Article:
The proposed Carolina Sunrock quarry in Caswell County is in the midst of the North Carolina Division of Air Quality permitting process, pending clarifications from the company.
At 131 pages in length, including the eight appendices, the application outlines the quarry’s processes, equipment and potential emissions.
The quarry is located at 1238 Wrenn Road in Prospect Hill and has drawn criticism due to its proximity to Lake Roxboro. The permitting process will set limits on the amount of pollutants the facility can generate.
According to follow-up emails, DAQ received the application Nov. 18.
Dylan Wright, an environmental engineer with DAQ sent a 17-point response asking for more information Jan. 2 and according to emails between DAQ and Sunrock representatives, the two groups are working through the questions.
Included in the application are several limitations proposed by the company to reduce the potential emissions of particulate matter and carbon monoxide.
According to the U.S. Environmental Protection Agency, particulate matter is a mixture of solid particles and liquid droplets found in the air, including dust, dirt, soot, smoke and other particles invisible to the naked eye. Those particles can cause serious health problems if inhaled and are the main cause of decreased visibility and haze in parts of the country.
Sunrock requested restrictions on the production of the facility’s hot mix asphalt plant to 40 percent of the maximum annual operation – 876,000 tons per year of asphalt. Also included in the application was a request to cap quarry operations to a maximum of 4,745 hours per year – roughly 13 hours per day – which would yield 7.1 million tons of rock per year.
The third and final request is to limit operation of the facility’s three natural gas/propane-fired generators to only two simultaneously – a limit of 17,520 hours per year. However, this request drew questions from DAQ as to how the operation would be monitored with the possibility of an electronic system to prevent the third generator from turning on or keeping daily records of the generator start and end times. Scott Martino, Carolina Sunrock Environmental Compliance Manager, said Sunrock would like to stick with a limit of 17,520 hours per year and would have no problem tracking operating hours per unit daily or monthly. Martino clarified that the generators are computerized and only activated when needed by the electric demand of the facility and that one generator will serve as a backup if another is offline. Under the computerized system, it is possible to keep the third generator from being turned on with the other two running, Martino wrote.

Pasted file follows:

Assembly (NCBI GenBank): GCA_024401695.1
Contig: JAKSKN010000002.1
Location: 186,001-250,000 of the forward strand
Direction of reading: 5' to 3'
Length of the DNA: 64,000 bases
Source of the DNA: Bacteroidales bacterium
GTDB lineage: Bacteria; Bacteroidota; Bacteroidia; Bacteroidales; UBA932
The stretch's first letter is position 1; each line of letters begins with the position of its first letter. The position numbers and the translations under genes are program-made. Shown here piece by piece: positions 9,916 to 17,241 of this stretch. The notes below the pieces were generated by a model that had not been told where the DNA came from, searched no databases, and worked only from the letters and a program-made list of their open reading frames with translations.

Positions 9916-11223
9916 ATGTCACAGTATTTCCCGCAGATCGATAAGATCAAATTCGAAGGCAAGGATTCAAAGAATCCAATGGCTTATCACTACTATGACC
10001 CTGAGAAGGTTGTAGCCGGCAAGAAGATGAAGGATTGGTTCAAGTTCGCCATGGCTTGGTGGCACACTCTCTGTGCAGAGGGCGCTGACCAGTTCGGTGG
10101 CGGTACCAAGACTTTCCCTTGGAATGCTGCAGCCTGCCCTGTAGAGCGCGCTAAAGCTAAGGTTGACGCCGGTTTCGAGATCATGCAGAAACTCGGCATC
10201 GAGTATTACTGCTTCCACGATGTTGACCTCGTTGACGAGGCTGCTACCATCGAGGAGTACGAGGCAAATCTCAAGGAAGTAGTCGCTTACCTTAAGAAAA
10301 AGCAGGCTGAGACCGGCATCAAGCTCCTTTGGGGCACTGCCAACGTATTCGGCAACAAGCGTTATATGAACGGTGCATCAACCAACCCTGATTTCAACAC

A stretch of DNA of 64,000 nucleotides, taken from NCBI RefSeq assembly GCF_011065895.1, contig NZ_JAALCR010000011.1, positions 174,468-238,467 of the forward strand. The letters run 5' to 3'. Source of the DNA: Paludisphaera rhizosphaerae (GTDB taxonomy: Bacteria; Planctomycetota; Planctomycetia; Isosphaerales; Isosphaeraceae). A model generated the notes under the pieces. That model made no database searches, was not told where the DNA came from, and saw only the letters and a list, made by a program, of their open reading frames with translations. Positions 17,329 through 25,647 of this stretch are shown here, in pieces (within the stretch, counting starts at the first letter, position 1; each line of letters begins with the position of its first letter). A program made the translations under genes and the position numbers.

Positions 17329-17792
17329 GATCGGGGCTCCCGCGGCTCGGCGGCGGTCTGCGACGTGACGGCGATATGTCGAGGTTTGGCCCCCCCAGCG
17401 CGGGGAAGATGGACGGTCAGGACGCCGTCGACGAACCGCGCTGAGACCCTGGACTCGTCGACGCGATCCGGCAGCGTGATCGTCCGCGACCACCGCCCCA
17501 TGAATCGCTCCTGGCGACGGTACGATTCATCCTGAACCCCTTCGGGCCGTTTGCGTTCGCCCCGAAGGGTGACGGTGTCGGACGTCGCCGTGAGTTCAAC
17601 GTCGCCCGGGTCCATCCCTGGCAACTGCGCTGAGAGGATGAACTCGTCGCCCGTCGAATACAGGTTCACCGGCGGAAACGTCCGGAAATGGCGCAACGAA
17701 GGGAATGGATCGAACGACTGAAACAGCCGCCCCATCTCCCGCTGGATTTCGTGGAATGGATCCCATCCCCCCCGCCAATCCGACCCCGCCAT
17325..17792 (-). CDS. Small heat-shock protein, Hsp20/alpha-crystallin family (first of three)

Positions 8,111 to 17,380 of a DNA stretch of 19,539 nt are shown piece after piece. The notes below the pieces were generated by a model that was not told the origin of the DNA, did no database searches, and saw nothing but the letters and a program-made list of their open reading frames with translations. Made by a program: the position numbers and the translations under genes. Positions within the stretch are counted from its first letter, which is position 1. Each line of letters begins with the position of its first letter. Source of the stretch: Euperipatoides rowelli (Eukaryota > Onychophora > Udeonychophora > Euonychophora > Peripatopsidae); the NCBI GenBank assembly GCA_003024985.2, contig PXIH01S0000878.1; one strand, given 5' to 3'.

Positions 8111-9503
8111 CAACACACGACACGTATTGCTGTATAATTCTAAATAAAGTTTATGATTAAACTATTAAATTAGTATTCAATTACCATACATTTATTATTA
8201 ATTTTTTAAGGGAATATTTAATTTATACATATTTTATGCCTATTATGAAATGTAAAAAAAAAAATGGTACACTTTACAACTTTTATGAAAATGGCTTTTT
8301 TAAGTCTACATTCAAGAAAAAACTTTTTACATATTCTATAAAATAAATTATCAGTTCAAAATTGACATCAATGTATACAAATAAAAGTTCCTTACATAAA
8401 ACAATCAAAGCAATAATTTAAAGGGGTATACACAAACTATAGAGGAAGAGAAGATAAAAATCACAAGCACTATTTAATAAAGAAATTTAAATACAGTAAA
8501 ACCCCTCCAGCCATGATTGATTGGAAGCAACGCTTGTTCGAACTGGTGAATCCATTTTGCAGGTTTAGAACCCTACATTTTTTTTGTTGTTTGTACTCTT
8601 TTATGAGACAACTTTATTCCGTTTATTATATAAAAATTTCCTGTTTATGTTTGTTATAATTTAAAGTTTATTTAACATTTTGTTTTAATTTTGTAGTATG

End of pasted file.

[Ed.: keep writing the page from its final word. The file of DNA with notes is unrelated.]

DAQ questioned what the expected operating schedule would be. Sunrock said that actual hours of operation are to be determined, but are expected to be approximately six days per week and 12 hours per day – or 3,744 hours per year.
Also included in the DAQ response were questions on the levels of several emissions, but after some correspondence, it was discovered that the totals were correct.
According to the emission calculations, the entire facility would produce 174.74 tons per year of particulate matter, 30.37 tons per year of sulfur dioxide, 45.26 tons per year of nitrogen oxides, 99.56 tons per year of carbon monoxide and 43.98 tons per year of other volatile organic compounds.